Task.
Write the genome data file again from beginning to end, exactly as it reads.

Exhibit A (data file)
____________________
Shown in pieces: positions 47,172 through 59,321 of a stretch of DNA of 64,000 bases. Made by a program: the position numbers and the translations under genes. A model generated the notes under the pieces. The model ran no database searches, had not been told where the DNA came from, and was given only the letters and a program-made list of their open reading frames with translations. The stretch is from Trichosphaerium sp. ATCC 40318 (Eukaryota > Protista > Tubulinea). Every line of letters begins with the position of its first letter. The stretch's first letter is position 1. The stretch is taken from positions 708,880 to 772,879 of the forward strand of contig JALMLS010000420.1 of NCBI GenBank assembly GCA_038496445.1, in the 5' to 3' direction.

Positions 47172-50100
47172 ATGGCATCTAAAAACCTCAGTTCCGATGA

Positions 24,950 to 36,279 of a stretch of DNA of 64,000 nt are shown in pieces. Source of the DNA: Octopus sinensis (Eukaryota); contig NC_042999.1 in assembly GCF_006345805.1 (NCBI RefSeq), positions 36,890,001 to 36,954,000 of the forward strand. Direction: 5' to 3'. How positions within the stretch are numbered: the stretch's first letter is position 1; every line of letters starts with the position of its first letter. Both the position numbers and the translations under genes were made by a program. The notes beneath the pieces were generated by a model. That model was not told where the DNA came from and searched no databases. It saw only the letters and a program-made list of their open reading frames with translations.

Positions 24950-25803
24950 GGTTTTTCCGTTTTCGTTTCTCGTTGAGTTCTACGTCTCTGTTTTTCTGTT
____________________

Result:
Shown in pieces: positions 47,172 through 59,321 of a stretch of DNA of 64,000 bases. Made by a program: the position numbers and the translations under genes. A model generated the notes under the pieces. The model ran no database searches, had not been told where the DNA came from, and was given only the letters and a program-made list of their open reading frames with translations. The stretch is from Trichosphaerium sp. ATCC 40318 (Eukaryota > Protista > Tubulinea). Every line of letters begins with the position of its first letter. The stretch's first letter is position 1. The stretch is taken from positions 708,880 to 772,879 of the forward strand of contig JALMLS010000420.1 of NCBI GenBank assembly GCA_038496445.1, in the 5' to 3' direction.

Positions 47172-50100
47172 ATGGCATCTAAAAACCTCAGTTCCGATGA

Positions 24,950 to 36,279 of a stretch of DNA of 64,000 nt are shown in pieces. Source of the DNA: Octopus sinensis (Eukaryota); contig NC_042999.1 in assembly GCF_006345805.1 (NCBI RefSeq), positions 36,890,001 to 36,954,000 of the forward strand. Direction: 5' to 3'. How positions within the stretch are numbered: the stretch's first letter is position 1; every line of letters starts with the position of its first letter. Both the position numbers and the translations under genes were made by a program. The notes beneath the pieces were generated by a model. That model was not told where the DNA came from and searched no databases. It saw only the letters and a program-made list of their open reading frames with translations.

Positions 24950-25803
24950 GGTTTTTCCGTTTTCGTTTCTCGTTGAGTTCTACGTCTCTGTTTTTCTGTT